In Beowulf and Beroul’s The Romance of Tristan, the heroes Beowulf and Tristan are magnificent fighters. Their numerous victories against seemingly insurmountable odds and powerful enemies are testaments to their battle-talents. Yet the two heroes employ violence in their exploits for different reasons and for different goals. While Beowulf engages in battle for almost purely an attraction to fighting and the recognition of violent success, Tristan does so out of passion and devotion to love.The Geat noble Beowulf is described and praised as a superb warrior as soon as he is introduced to those in need of his help. When Hrothgar first encounters Beowulf in his battered court, he recalls the fame of Edgetheow’s son: “The seafarers used to say, I remember…that this fighting man in his hand’s grasp had the strength of thirty other men” (63). And Beowulf is quick to verify the rumor of the great power in his hands, relating the time “I had bound five Giants—their blood was upon me—” and when he “crushed on the wave sea-serpents by night in narrow struggle, broken the beasts” (64). Boastful, but seemingly able to substantiate his words with action, he asks as a matter of fact, “And shall I not try a single match with this monster Grendel, a trial against this troll?” (64).Beowulf’s confidence in his abilities is quite apparent in this meeting of Geats and Danes, as is his desire to do battle as a gauge of his power. He offers to fight the monstrous descendant of Cain with more concern for testing himself than actually protecting Heorot. “So that my lord Hygelac, my leader in war, may take joy in me, I abjure utterly the bearing of sword or shielding yellow board in this battle!” the warrior declares (64-5). The battle with Grendel must be a fair one, so that if he wins Beowulf may claim renown and affirm yet another achievement for his legend. Conversely, if Beowulf’s concern were primarily saving Hrothgar’s kingdom, the Geat would certainly welcome the support of weaponry and his men, strong warriors in their own right and perhaps valuable assistance in dealing with Grendel (although Beowulf easily defeats the hellish behemoth).The inclination toward battling for sport fuels Beowulf’s heart at an even earlier age. During the initial feast at Heorot, Beowulf relates his swimming race with Breca when they are teenagers. Although morning finds Breca but not Beowulf “cast by the sea on the coast of the Battle-Reams,” Beowulf sheds a different light on who has won (68). Even after destroying the sea creatures that drag him down into the sea as he and Breca race, Beowulf searches out and kills “seven sea-monsters, in the severest fight by night I have heard of” (69). Nothing compels this behavior in the future king of the Geats more than a fiery desire for contest and test of his limits.In fact, Beowulf’s desire to fight for satisfaction and glory continues until his death. Following the battle with Grendel, the Geat prince pursues Grendel’s mother and vanquishes the monster in the Were; his prize for battling her is the head of Grendel. Having now saved Hrothgar’s people twice, Beowulf can joyously leave the Scylding state with a grand legacy for the Danes to forever remember him by.Beowulf’s final battle with the dragon is another example of his desire for a challenge and a chance for triumph at an ancient age. While it should be noted that the elderly king of the Geats also sets out to fight because of the dragon’s decimation of his mead-hall and murder of his people, the dragon’s hoard is what Beowulf discusses in his speech to his subjects. “Now shall hard edge, hand and blade, do battle for the hoard!” he cries (130). “By daring will I win this gold; war otherwise shall take your king, terrible life’s-bane!” (131). And when Beowulf approaches death, the glory of his newly acquired treasure is what is on his mind. He tells Wiglaf, his beloved kinsman, “Make haste, that I may gaze upon that golden inheritance, that ancient wealth…more calmly then may I on the treasure’s account take my departure of life and of the lordship I have long held” (138). Once again, Beowulf here speaks also as a king who would like to leave his people a wealthy inheritance, but the fire of his pride and craving for triumph, however dimly lit, is still present as life wanes. Beowulf dies “an aged man in sorrow,” but he does take satisfaction at having lost his life fighting for something and winning it (139).Contrary to Beowulf’s intentions for fighting, Rivalen’s son Tristan participates actively in violence for his love, Yseut the Fair. While his battle with Morholt is not motivated by passion for the Irish princess, most of the other battles and incidents of violence in which Tristan takes part involve some sort of symbol of devotion, protection, or retribution in the context of love. While Tristan, Yseut and Governal remain exiled in the Forest of Morrois, Tristan’s dog, Husdant, is released to determine “whether he is miserable because of his master” or it is mad (81). When Husdant is allowed to wander and finds his master, Tristan is the only person sorrowed by his appearance. Worried for him and his lover’s safety, the nephew of Mark decides that it is “Better for him to be killed than for us to be captured because of his barking. I regret very much that he will have to die, for he is a fine animal” (83). Here, unequivocal devotion is shown by the knight, who for love of a fair lady would kill his companion Husdant, so loyal, so devoted to its master. Only through the advice of the very person for whom he would sacrifice his dog does Tristan spare the canine and “try to teach him to hunt game without barking” (83).Even after the love potion has worn off, the love Tristan has for Yseut is strong. When King Mark instructs Yseut that she must vindicate herself with oath, she devises a plan that would allow her to make a truthful swear, yet put Tristan in potential danger, should he be caught. While a simple lie for the Irish princess would suffice and not be such a dishonorable act (for she is already engaged in an adulterous relationship of her own will), Tristan is more than willing to shame himself in leper’s dress and appearance and risk being caught.After Yseut’s vindication, Tristan further participates in violence to eliminate his enemies, the ones who know of his relationship to Yseut. Hiding in a thicket of thorn bushes, he first kills away Denoalan ruthlessly. “To save himself he cut off the villain’s head and did not even give him the time to say, ‘I am wounded’ (146). Adding to the brutality, Tristan cuts Denoalan’s hair off to show Yseut. When he visits Yseut’s chambers later, with her help “against the light by the curtain he saw Godwin’s head” (148). The battle-accustomed knight kills the nosy baron with a bow and arrow, which “pierced Godwin’s eye and went deep into his head and his brain” (148). If Tristan can help it, no one who jeopardizes his affair with Yseut will survive. The barons, evilly portrayed in the poem but simply harsh, disapproving advisors of King Mark, are brutal victims of Tristan’s deep love for Mark’s queen.Tristan’s final and perhaps most blatant violent outburst occurs when he arrives at Cornwall from Brittany. Desperate to see his love, Tristan resorts to self-mutilation and mad force to find his way to Yseut. “He did not want anyone to think he was in his senses and he tore his clothes and scratched his face. He struck any man who crossed his path. He had his fair hair shorn off… He walked along looking like a fool and everyone shouted after him and threw stones at his head” (153-4). Although Beroul tells us that Tristan does these things to give the appearance of madness, his willingness to perform such acts lend credence to Tristan’s vulnerability to violent madness as a result of his deep passion. Nothing, not even his own dignity and identity, compromised through violent means, will deprive his loyalty to Yseut.Both Beowulf and Tristan are examples of tragic heroes willing to use violence in extremes in order to arrive at goals or maintain happiness. Beowulf, in his desire for universal fame and for the joy of battle, risks his life without second thoughts. The Geat-king’s final endeavor, though he does not have to embark on it since the dragon only seeks to protect its treasure, is one that he cannot resist, and it costs him his life. On the other hand, Tristan has violent tendencies and a tolerance or fearlessness of violence because of his insatiable hunger for love. He is willing to kill his enemies, his companions, even hurt himself or let himself be hurt, for the sake of keeping his affair with Yseut alive and thriving. Ultimately, the tragedy lies in the fact that the violence cannot produce solutions for these heroes’ problems at the most important moments; for all Beowulf’s exploits and triumphs in battle, he does not gain the complete loyalty and respect of his men in his final battle (and perhaps dies because of their cowardice), and Tristan ironically dies from the attack of a knight victimized by his wife’s adultery, which Tristan helps perpetuate.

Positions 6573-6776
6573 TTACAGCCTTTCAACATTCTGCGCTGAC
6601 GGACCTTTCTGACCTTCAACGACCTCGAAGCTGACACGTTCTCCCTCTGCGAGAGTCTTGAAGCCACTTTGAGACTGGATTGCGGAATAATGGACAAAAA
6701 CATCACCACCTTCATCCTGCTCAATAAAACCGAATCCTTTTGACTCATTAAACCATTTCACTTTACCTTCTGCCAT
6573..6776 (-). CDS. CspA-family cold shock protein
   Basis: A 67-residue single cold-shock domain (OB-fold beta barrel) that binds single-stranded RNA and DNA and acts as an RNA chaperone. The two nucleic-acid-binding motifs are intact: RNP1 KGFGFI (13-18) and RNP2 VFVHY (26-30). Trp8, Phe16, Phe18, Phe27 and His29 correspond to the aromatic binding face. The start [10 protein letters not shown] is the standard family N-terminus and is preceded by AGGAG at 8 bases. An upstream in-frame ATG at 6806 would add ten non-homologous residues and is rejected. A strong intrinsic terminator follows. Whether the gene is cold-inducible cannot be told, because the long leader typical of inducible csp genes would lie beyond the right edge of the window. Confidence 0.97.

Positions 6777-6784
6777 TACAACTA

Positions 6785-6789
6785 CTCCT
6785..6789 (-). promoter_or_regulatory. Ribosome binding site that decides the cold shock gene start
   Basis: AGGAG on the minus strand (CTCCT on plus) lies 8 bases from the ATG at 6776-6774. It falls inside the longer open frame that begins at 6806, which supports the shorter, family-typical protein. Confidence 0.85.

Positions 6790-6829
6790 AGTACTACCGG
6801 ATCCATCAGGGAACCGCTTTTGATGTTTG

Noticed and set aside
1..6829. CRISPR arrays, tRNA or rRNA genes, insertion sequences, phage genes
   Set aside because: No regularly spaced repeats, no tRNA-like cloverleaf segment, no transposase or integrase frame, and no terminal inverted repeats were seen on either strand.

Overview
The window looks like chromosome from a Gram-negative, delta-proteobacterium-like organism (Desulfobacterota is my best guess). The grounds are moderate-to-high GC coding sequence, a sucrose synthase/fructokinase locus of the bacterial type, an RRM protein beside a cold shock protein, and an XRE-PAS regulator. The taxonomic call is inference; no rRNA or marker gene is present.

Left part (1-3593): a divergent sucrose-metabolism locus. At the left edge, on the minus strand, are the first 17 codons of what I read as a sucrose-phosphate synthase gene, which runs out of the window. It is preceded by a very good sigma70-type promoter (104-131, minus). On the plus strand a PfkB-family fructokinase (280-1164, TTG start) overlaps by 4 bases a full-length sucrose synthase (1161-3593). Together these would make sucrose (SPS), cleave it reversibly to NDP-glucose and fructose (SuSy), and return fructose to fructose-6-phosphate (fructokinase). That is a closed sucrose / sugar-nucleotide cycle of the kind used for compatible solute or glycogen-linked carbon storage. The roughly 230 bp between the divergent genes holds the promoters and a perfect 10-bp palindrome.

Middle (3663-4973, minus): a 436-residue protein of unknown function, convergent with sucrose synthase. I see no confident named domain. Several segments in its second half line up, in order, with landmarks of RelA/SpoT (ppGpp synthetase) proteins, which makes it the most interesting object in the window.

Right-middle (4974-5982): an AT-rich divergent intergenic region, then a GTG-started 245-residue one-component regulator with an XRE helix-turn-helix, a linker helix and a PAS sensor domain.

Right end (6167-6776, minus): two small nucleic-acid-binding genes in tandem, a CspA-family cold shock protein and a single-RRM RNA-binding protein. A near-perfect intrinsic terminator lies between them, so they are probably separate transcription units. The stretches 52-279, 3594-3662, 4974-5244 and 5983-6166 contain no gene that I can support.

Bad Tristan and Jolly Good King Mark